|Lowell Lo||Susan Tong||theme song of A Chinese Odyssey (1995)|
|"Soeng Hoi Taan"
(上海灘; "The Bund")
|Frances Yip||Joseph Koo||James Wong||theme song of The Bund (1980)|
title track of Yip's 1980 album
|"Sin Neoi Jau Wan"
(倩女幽魂; "A Chinese Ghost Story")
|Leslie Cheung||James Wong||theme song of A Chinese Ghost Story (1987)|
included in Cheung's 1987 album Summer Romance
|Beyond||Wong Ka Kui||Lau Cheuk-fai||included in Beyond's 1993 album Rock and Roll|
theme song of The Tragic Fantasy - Tiger of Wanchai (1994)
|"Maan Lei Coeng Sing Wing Bat Dou"
(萬里長城永不倒; "The Great Wall Will Never Fall")
|Johnny Yip||Lai Siu-tin||Lo Kwok-chim||theme song of The Legendary Fok (1981)|
included in Yip's 1981 album The Legendary Fok
Buoyed by growing anticipation from fans, minor competition and the ever-growing expansion of the Chinese movie industry, Lost in Hong Kong is projected to be a box office success. It made more than half of what its immediate predecessor earned in its entire lifetime in just three days. Critics noted that the film will no doubt surpass its predecessor's US$208 million gross. It had a worldwide opening of US$106.8 million, which is the second biggest of all time for a comedy film behind The Hangover Part II (US$177.8 million) in 2011, and the biggest for a non-English language film. Its worldwide opening was also the biggest of its release weekend (ahead of Hotel Transylvania 2). Although the film didn't face any serious competition with its fellow new releases during its opening weekend, it started facing competition from new releases—Saving Mr. Wu, Goodbye Mr. Loser, and Chronicles of the Ghostly Tribe—on September 30, 2015 albeit none of them were alble to outgross the former.
In China, it made $1.8 million from midnight screenings and $32 million on its opening day on Friday, September 25, 2015, which is the biggest debut ever for a Chinese film and the third biggest debut overall in China behind Furious 7 and Avengers: Age of Ultron. It debuted with an unprecedented 100,000+ first-day screenings on nearly 20,000 screens—and surpassed all newcomers by occupying 87% share of the day's box office receipts. It earned US$70.6 million in two days. During its opening weekend it grossed an estimated US$106.8 million from a massive 284,000 screenings in three days becoming the second Chinese film after Monster Hunt to open with more than US$100 million. Its 3-day haul of US$106 million is also the second biggest 3-day gross of any film in China irrespective of any day. Only Furious 7, which debuted to US$121 million in its Sunday-Tuesday opening in April, has ever notched a bigger 3-day opening in China. It topped the Chinese box office for the second weekend earning US$41 million. It is the second highest-grossing Chinese film of all time behind Monster Hunt and the third highest-grossing film in China in 2015 behind Monster Hunt and Furious 7.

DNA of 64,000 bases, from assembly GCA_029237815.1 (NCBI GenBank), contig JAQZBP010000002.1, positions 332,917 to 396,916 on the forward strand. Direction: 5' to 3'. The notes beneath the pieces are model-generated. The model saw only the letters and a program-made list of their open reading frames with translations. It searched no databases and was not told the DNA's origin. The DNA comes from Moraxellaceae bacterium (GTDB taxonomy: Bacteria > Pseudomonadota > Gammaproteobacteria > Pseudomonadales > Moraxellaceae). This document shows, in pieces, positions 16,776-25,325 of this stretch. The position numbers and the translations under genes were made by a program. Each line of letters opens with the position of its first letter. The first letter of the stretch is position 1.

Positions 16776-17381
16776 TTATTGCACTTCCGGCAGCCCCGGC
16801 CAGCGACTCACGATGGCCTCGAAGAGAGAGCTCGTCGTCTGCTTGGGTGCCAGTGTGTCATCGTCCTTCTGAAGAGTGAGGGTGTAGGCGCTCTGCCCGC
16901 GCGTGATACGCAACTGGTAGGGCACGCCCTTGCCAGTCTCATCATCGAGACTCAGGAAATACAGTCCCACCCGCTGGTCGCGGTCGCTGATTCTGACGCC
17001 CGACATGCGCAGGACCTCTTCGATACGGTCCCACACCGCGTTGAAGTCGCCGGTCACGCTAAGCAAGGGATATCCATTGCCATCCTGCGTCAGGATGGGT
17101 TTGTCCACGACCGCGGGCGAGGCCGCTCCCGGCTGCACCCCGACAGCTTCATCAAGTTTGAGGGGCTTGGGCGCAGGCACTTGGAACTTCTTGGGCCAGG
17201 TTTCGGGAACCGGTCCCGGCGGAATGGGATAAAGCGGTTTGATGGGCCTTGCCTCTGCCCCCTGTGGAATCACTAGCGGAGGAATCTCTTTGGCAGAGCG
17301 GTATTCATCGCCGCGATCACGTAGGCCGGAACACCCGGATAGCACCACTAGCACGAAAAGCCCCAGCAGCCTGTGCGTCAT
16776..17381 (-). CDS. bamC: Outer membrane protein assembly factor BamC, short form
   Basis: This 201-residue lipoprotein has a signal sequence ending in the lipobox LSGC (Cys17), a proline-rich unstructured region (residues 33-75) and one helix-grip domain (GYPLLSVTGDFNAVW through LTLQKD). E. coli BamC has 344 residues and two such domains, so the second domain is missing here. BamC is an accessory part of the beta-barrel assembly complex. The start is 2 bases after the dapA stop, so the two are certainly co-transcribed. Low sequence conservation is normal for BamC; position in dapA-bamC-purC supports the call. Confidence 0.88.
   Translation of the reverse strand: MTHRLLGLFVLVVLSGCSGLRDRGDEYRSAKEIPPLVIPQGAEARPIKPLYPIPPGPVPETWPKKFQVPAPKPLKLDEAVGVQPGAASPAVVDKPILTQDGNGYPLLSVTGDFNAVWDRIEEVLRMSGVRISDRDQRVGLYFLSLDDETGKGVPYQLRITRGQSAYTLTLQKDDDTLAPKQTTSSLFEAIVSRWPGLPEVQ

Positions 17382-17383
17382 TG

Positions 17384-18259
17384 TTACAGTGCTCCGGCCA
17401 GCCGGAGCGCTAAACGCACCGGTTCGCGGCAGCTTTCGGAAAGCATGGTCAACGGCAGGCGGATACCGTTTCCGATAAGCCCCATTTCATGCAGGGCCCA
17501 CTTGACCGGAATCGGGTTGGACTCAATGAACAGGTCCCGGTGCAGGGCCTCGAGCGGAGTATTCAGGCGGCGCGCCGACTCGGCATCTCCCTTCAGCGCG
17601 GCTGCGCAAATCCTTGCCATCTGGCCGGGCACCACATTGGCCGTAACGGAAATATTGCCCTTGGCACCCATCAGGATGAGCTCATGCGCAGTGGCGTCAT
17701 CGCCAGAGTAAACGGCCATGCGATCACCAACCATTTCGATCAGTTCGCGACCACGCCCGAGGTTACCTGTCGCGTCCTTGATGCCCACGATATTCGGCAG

In the United States and Canada, it opened to a limited release on the same day as its Chinese opening and made $559,000 from 27 theaters—at an average of $20,700 per theater—capturing the weekend's best opening per-theater-average. Well Go USA Entertainment, the distributor of the film in the US said it was "thrilled" with the early results.
Despite setting many records, the film has also attracted many negative reviews from Chinese critics and a more mixed reaction than its predecessor Lost in Thailand. Martin Tsai of the Los Angeles Times called the film a "rollicking crowd-pleaser" that "might just be smart and substantive enough to be one of the year's best." On the other hand, Helen T. Verongos of The New York Times was not impressed, labeling it "a very, very, very, long-feeling movie" that "tries too hard to be too many things".
Variety's Maggie Lee considered the film "tamer but still agreeable" compared to Lost in Thailand, noting the comedy is particularly tailored to the mainland China market, "which even Hong Kong viewers will miss." She also predicted that "mainlanders in their 40s" will embrace it much more readily compared to "millennials".
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- Alive Yan and Celine Sun (October 4, 2015). "How Lost in Hong Kong found the secret to box office success". South China Morning Post. Retrieved October 5, 2015.
- Tsai, Martin (2015-09-24). "Review: 'Lost in Hong Kong' finds its way to be a major crowd pleaser". Los Angeles Times.
- Verongos, Helen T. (2015-09-24). "Review: 'Lost in Hong Kong' Is Part Music Video, Part Buddy Film". The New York Times.
- Lee, Maggie (2015-09-23). "Film Review: 'Lost in Hong Kong'". Variety.